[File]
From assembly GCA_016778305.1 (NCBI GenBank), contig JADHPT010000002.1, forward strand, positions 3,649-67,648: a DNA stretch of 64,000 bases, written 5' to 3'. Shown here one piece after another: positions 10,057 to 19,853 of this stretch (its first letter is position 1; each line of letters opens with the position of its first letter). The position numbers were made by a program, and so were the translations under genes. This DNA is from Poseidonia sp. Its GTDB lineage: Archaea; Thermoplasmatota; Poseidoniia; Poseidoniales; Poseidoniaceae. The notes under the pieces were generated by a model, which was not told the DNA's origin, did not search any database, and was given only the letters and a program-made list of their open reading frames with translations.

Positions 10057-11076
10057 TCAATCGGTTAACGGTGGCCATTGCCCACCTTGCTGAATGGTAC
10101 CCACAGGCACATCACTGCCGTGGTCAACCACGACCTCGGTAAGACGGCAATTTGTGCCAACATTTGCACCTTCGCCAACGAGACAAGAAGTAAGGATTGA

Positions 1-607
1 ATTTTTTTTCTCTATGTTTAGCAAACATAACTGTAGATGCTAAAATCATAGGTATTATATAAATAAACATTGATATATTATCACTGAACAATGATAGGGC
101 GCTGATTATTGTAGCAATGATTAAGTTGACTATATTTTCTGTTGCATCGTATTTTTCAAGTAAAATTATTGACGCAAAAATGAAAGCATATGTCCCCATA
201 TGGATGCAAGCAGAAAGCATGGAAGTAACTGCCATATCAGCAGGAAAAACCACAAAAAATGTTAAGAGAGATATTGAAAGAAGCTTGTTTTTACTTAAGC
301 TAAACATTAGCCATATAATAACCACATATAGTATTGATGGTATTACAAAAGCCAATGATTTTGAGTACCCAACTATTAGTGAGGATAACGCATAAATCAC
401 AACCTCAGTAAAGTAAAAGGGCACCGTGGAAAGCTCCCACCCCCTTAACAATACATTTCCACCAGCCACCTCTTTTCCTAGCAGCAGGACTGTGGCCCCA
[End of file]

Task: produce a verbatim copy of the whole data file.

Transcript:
From assembly GCA_016778305.1 (NCBI GenBank), contig JADHPT010000002.1, forward strand, positions 3,649-67,648: a DNA stretch of 64,000 bases, written 5' to 3'. Shown here one piece after another: positions 10,057 to 19,853 of this stretch (its first letter is position 1; each line of letters opens with the position of its first letter). The position numbers were made by a program, and so were the translations under genes. This DNA is from Poseidonia sp. Its GTDB lineage: Archaea; Thermoplasmatota; Poseidoniia; Poseidoniales; Poseidoniaceae. The notes under the pieces were generated by a model, which was not told the DNA's origin, did not search any database, and was given only the letters and a program-made list of their open reading frames with translations.

Positions 10057-11076
10057 TCAATCGGTTAACGGTGGCCATTGCCCACCTTGCTGAATGGTAC
10101 CCACAGGCACATCACTGCCGTGGTCAACCACGACCTCGGTAAGACGGCAATTTGTGCCAACATTTGCACCTTCGCCAACGAGACAAGAAGTAAGGATTGA

Positions 1-607
1 ATTTTTTTTCTCTATGTTTAGCAAACATAACTGTAGATGCTAAAATCATAGGTATTATATAAATAAACATTGATATATTATCACTGAACAATGATAGGGC
101 GCTGATTATTGTAGCAATGATTAAGTTGACTATATTTTCTGTTGCATCGTATTTTTCAAGTAAAATTATTGACGCAAAAATGAAAGCATATGTCCCCATA
201 TGGATGCAAGCAGAAAGCATGGAAGTAACTGCCATATCAGCAGGAAAAACCACAAAAAATGTTAAGAGAGATATTGAAAGAAGCTTGTTTTTACTTAAGC
301 TAAACATTAGCCATATAATAACCACATATAGTATTGATGGTATTACAAAAGCCAATGATTTTGAGTACCCAACTATTAGTGAGGATAACGCATAAATCAC
401 AACCTCAGTAAAGTAAAAGGGCACCGTGGAAAGCTCCCACCCCCTTAACAATACATTTCCACCAGCCACCTCTTTTCCTAGCAGCAGGACTGTGGCCCCA